It’s a dog-eat-remote-control world


Advertise with us

In the high-pressure world of big-time journalism, your classic dog-bites-man story doesn’t grab many headlines.

Read this article for free:


Already have an account? Log in here »

To continue reading, please subscribe with this special offer:

All-Access Digital Subscription

$4.75 per week*

  • Enjoy unlimited reading on
  • Read the E-Edition, our digital replica newspaper
  • Access News Break, our award-winning app
  • Play interactive puzzles

*Pay $19.00 every four weeks. GST will be added to each payment. Subscription can be cancelled anytime.


In the high-pressure world of big-time journalism, your classic dog-bites-man story doesn’t grab many headlines.

On the other hand, there appears to be an endless appetite for stories about badly behaved dogs eating valuable items, forcing their owners to recover them via methods that put their personal hygiene at serious risk.

I have reported on dozens of stories detailing this disturbing canine trend.

For instance, a few years back I shared an alarming story about a Wisconsin woman named Lois Matykowski and her dog, Tucker. Matykowski had been sitting outside eating Popsicles with her granddaughter when she realized the child’s frozen treat had mysteriously vanished.

Which is when they noticed Tucker, a 10-year-old mutt the family has dubbed the “food burglar,” was sitting there smacking his lips and it became clear the dog had eaten the Popsicle, stick and all.

This story gained steam two days later when Tucker decided to throw up on the carpet. When she went to clean up the mess, Matykowski found a sparkly surprise — the diamond wedding ring she’d lost five years before and had given up hope of ever finding.

“I look in the paper towel and here is my wedding ring,” she told reporters. “I kid you not. My wedding ring was in Tucker’s puke.”

A short time later I stumbled on an Associated Press story about Pepper, a Lab-shepherd cross in Wisconsin who made headlines around the world after he got into his owner’s purse and gobbled $750. The good news is Pepper’s owner — and thankfully she wore rubber gloves to do this — was able to recover and wash off $647 their pet kindly “deposited” in the backyard, if you catch my subtle drift.

But the alarm bells really began ringing last week when my dear friend Pam relayed a true-life story about a misadventure involving her beloved dog Angus, a two-year-old Airedale terrier roughly the size of a small horse.

Angus is an energetic, friendly mutt with a stomach of steel and a well-earned reputation for eating inedible items, including rocks in the backyard and socks left lying around the house.

So the other day, as Pam was working in the kitchen, she heard a mysterious noise emanating from under the dining room table, where Angus had been relaxing. “I was by the freezer doing a few things and I heard a couple of crunches and I thought, ‘That is either the leg of the dining room table or Angus has got something,’” Pam told me.

“I climbed over the gate keeping him out of the kitchen and I noticed, ‘Oh my goodness, there’s bits of something all over, little plastic bits, little metal bits.”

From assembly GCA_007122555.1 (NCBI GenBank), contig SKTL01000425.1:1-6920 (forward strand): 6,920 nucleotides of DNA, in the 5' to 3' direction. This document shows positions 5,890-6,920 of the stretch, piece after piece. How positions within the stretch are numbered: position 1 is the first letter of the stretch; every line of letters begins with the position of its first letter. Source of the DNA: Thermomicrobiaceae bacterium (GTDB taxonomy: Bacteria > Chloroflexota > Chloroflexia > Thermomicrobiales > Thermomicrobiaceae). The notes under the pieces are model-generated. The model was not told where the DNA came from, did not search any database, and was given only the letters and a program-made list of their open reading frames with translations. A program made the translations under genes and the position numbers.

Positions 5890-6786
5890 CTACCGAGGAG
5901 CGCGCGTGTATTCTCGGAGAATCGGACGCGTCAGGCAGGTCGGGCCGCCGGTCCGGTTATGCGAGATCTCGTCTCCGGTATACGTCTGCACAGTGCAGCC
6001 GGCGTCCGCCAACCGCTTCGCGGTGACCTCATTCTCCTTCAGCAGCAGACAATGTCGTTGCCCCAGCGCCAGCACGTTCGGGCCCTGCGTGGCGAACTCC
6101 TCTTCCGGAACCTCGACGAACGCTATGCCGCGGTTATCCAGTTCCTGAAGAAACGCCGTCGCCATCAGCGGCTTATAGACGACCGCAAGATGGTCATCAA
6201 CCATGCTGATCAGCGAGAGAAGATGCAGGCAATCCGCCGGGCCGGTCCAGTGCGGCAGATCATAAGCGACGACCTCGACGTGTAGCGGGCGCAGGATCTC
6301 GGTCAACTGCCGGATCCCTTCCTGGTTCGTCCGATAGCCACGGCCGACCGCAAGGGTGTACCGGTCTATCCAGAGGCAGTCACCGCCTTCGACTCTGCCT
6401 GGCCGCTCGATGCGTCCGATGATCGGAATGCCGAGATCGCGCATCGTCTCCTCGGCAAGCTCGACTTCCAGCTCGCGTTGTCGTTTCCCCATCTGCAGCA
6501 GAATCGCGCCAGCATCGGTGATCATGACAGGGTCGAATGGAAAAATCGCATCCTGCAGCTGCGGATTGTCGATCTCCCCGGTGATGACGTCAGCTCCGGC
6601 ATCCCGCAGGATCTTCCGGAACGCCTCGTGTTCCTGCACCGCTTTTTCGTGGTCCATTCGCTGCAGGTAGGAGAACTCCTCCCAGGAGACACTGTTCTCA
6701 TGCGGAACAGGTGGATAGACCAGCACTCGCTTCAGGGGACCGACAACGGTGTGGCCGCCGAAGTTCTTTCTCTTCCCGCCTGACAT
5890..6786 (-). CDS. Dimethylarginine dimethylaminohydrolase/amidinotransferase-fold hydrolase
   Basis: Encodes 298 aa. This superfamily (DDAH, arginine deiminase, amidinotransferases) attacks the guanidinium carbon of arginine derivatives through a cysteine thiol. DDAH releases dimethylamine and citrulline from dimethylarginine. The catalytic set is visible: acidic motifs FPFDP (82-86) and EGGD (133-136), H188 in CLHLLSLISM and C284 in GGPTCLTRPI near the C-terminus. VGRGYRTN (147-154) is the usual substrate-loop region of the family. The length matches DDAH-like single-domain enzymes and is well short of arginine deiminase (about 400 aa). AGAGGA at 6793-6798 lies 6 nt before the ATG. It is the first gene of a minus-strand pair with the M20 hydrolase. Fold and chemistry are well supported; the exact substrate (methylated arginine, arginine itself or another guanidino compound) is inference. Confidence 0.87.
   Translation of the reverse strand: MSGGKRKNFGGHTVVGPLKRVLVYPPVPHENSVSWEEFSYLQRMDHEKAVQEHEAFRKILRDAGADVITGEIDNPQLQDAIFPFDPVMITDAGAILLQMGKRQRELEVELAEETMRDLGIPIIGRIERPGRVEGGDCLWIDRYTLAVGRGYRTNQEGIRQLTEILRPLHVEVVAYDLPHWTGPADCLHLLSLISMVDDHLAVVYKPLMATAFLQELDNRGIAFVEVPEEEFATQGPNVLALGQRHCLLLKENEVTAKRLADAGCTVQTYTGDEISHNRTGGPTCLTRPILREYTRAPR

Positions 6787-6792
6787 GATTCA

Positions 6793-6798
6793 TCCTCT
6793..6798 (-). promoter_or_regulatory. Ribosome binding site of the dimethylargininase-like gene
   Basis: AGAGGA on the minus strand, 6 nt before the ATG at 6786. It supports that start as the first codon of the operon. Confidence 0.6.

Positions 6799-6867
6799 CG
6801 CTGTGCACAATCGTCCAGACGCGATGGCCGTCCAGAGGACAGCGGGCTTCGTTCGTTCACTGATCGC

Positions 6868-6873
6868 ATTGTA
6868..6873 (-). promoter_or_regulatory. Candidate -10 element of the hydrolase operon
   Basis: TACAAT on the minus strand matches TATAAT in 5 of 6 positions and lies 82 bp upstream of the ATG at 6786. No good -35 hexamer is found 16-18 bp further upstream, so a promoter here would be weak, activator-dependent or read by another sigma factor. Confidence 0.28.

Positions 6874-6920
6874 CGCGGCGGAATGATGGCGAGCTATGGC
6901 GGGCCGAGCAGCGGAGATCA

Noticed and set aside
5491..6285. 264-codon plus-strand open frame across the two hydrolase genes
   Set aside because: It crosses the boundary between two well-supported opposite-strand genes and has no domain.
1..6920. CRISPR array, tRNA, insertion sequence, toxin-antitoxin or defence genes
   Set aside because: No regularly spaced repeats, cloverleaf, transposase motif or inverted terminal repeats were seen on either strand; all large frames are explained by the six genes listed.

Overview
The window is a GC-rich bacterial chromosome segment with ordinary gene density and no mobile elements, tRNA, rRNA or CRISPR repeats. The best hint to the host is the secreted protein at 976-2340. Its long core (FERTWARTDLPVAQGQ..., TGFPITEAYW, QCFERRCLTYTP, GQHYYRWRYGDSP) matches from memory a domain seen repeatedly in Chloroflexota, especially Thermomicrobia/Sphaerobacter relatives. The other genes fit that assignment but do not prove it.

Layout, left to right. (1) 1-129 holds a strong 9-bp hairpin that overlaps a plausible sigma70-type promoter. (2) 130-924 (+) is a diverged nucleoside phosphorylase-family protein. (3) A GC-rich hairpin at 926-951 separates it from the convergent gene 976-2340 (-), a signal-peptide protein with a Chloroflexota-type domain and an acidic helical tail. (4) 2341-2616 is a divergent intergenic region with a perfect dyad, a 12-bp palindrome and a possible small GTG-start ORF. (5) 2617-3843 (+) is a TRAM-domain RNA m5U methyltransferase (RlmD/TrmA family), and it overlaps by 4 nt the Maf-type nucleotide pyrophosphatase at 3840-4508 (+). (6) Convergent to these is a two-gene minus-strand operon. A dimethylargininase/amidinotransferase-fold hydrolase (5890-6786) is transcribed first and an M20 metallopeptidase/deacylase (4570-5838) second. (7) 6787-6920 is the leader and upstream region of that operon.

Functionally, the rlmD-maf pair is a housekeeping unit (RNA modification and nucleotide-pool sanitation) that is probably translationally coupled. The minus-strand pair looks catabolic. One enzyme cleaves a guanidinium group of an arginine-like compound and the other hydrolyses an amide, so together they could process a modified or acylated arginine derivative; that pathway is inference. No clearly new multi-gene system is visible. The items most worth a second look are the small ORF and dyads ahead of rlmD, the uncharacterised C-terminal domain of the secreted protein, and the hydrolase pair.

After examining the debris, my friend made a shocking discovery — her dog had just chowed down on the TV remote control.

“He ate the buttons, the whole black case; luckily he didn’t get into the batteries,” she said.

I realize this is the sort of horrific story that divides sensitive readers along gender lines as follows:

Typical female reader: “Big deal! I can read a magazine or go for a walk.”

Typical male reader: “He ate the TV remote?! No! No!”

So Pam spent roughly three days without the ability to change the channel on her big-screen TV, even though she tried pressing on Angus’s belly button and turning his tail counter-clockwise.

“I couldn’t watch 90 Day Fiancé and the associated shows,” she said with a note of sadness. “It was horrible. Angus gets upset because he does enjoy a good TV show. He likes his Jets games. He does not like shows with goats.”

Anyway, as most scholars and dog owners know, all things must pass, and a few days later Angus — who was none the worse for wear — deposited the remains of the remote control in the backyard. Sporting rubber gloves, Pam retrieved the icky parts, but, like Humpty Dumpty, there was no way to put the pieces back together again.

Off she went to the local Shaw retail outlet to obtain a brand new remote. The friendly clerk asked Pam whether she had brought her old remote with her. “I told the guy what happened and showed him a picture of Angus. I said, ‘This is who did it.’ They thought it was absolutely hilarious. He said it has been known to happen. They thought it was quite comical.”

You will be glad to hear the store gave Pam a new remote control free of charge and sent her on her way. Back home, she was careful to put the new remote on a desk where she was confident Angus would not be able to lay his teeth on it.

“Within 24 hours I saw Angus running around the house with the new remote control,” my friend confided, heaving a sigh. “I told him if he ate that one, he’d have to replace it himself.”

Which just goes to show you can’t teach old dogs new tricks — but if you can get them to change the channel on your TV you probably deserve a Nobel Prize.

Doug Speirs

Doug Speirs

Doug has held almost every job at the newspaper — reporter, city editor, night editor, tour guide, hand model — and his colleagues are confident he’ll eventually find something he is good at.

Report Error Submit a Tip


Advertise With Us

Life & Style